Heat Stroke Treatment

Cooling is critical. Drink lots of water and other cool non-alcoholic fluids, including an oral rehydration solution such as Hydralyte to replace lost electrolytes. Drinking fluids is all that is required if the symptoms are mild, such as a headache.

If symptoms are more severe, find shade or an air-conditioned space, where the person can lie down and rest. Activity generates heat in the muscles which may worsen the symptoms. If possible, have a cool bath (NOT with very cold water which could cause the body’s circulation to shut down and retain the heat.)

Cold Climate Travel

Prepare Early

If you are travelling to the snow begin exercising to prepare your body six to eight weeks before departure, particularly if you will be skiing and snowboarding. Muscle training should focus on the quadriceps and gluteal muscles, while increasing cardio exercise will improve your endurance. Before hitting the slopes each day, warm up with stretching exercises and double-check all equipment.

Dress Appropriately

Wear several insulating layers of clothing. Loose clothing allows warm air to be trapped next to the skin, while a waterproof outer layer will keep you dry. Wet clothing can easily freeze, causing heat insulation to be lost.

Wear two pairs of socks in shoes or boots

Tight fitting shoes cause cold toes, leading to frostbite. Keeping hands warm is far easier in mittens than gloves. A lightweight glove inside a heavier mitten allows more movement and insulation.

Head and Eye Wear

Around 80% of body heat is lost through the head. Wear a hat that covers the ears which can easily be frostbitten. UV sunglasses are also very important in the snow as the glare from above and below can cause cataracts and other permanent vision impairment. Glasses with side flanges or ‘wrap around’ glasses stop light entering from the sides.


Frostbite occurs when the skin becomes extremely cold and freezes.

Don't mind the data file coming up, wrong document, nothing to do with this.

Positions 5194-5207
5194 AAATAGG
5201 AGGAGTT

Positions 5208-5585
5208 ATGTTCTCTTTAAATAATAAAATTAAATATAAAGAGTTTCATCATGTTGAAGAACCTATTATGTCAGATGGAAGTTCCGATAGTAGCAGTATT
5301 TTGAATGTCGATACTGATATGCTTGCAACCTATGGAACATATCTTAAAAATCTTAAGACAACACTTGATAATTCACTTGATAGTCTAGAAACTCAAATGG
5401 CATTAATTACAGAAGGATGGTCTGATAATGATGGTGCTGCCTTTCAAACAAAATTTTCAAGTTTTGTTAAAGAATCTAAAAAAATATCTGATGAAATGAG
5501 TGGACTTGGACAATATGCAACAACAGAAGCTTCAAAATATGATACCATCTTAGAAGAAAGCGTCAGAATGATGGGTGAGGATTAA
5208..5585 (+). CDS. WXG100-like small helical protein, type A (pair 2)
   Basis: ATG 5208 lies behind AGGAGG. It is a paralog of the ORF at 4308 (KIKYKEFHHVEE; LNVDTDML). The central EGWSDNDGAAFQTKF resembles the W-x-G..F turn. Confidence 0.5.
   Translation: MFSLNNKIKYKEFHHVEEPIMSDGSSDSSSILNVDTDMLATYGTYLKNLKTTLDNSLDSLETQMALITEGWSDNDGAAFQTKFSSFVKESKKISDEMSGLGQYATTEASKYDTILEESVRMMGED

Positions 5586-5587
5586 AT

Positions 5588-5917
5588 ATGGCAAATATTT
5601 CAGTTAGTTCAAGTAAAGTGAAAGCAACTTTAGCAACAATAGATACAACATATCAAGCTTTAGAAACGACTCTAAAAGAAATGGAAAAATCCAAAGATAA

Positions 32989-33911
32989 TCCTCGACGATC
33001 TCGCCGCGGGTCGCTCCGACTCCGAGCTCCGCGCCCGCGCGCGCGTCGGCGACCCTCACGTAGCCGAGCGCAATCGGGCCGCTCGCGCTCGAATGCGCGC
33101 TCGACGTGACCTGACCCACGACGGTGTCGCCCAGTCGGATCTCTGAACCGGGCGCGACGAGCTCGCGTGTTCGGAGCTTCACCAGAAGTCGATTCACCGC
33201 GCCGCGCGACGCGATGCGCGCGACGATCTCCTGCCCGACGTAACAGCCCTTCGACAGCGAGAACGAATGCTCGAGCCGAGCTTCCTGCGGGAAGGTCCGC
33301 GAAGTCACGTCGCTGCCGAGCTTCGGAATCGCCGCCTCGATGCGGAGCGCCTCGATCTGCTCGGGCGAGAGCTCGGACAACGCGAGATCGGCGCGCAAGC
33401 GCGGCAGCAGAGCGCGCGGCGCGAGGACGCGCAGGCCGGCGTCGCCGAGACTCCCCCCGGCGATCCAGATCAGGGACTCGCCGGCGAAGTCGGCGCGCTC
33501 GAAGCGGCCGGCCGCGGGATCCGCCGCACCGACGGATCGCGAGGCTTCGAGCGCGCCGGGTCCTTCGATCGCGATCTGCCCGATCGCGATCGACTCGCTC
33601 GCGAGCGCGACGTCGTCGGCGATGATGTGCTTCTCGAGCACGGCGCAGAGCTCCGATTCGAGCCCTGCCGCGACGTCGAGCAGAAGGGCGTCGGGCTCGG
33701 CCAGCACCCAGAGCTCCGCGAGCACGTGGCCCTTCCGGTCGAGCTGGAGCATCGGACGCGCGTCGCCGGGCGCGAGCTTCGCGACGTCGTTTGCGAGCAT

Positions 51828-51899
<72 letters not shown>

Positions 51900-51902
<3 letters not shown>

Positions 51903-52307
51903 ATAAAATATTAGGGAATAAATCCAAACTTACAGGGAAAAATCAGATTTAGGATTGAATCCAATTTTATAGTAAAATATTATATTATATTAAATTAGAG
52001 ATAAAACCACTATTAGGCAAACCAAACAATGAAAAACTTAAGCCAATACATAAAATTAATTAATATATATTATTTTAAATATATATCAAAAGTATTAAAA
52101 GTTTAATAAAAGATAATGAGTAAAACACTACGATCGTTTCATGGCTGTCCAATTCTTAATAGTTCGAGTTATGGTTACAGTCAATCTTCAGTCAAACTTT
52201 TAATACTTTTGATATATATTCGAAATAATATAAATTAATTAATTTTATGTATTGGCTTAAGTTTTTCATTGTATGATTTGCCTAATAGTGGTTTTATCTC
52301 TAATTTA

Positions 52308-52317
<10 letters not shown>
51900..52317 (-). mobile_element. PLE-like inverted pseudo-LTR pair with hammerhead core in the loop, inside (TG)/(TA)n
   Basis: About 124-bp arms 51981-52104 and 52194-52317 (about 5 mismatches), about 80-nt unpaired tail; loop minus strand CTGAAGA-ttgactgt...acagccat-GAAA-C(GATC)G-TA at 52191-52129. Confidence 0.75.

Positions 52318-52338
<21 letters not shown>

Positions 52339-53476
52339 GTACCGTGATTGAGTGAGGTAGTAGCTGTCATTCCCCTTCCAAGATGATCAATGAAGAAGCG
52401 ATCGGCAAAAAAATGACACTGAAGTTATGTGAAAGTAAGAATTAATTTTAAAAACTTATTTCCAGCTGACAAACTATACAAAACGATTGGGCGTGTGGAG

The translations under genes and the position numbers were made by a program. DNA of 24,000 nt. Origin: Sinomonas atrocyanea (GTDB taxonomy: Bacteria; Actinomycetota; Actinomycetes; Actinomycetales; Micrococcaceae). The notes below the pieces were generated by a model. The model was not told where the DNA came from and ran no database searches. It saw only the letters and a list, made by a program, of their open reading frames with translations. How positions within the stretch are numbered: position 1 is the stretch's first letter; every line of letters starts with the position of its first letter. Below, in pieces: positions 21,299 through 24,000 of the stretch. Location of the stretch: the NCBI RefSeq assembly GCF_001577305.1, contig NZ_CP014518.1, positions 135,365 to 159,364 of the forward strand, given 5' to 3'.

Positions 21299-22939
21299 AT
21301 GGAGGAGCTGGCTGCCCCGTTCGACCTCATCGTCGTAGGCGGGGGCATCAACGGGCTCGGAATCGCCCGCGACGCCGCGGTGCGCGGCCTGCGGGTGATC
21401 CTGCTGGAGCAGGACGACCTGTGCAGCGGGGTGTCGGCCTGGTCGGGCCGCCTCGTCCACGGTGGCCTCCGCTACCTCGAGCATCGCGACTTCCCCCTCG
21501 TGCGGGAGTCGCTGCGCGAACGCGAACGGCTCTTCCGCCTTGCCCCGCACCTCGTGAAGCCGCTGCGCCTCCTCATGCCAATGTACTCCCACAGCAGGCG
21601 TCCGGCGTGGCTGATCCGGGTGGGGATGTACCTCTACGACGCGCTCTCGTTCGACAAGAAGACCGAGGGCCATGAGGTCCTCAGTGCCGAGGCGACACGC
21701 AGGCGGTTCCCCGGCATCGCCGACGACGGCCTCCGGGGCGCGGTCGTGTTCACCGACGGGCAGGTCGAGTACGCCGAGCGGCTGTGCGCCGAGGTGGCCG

Frostbite can be recognised by the whiteness of the skin and numbness of the affected area. Initially the area simply feels cold, but progresses to a tingling sensation. Fingers, toes, and ears are the most likely places for frostbite.


This potentially fatal condition occurs when the body temperature has been lowered to an extent that brain function becomes impaired and heart function compromised. Urgent medical assistance is required.

  • Pale, cold skin
  • Slow, irregular pulse
  • Slow, shallow breathing
  • Blurred or double vision
  • The person may appear to be sleeping, difficult to rouse, and may be unconscious
  • Pupils may not react to light

Prevention and Treatment

Frostbite Prevention

Always be adequately prepared when entering cold climates and carry waterproof and additional layers to ensure you are not caught out if the weather suddenly changes. Never underestimate how quickly the weather can change

Frostbite Treatment

Warm the affected area immediately with warm towels or warm water. Do not use hot water or rub the area in any way. Once the area has thawed, wrap the affected area in clean bandages and avoid exposing to wind or cold again. Seek medical attention as soon as possible.

Hypothermia Treatment

Shelter the person from the cold, change wet clothing, and keep them warm. If required, continue to resuscitate the person until professional medical assistance is at hand. Do not rub the affected areas, offer alcohol, or expose the affected person to excessive heat.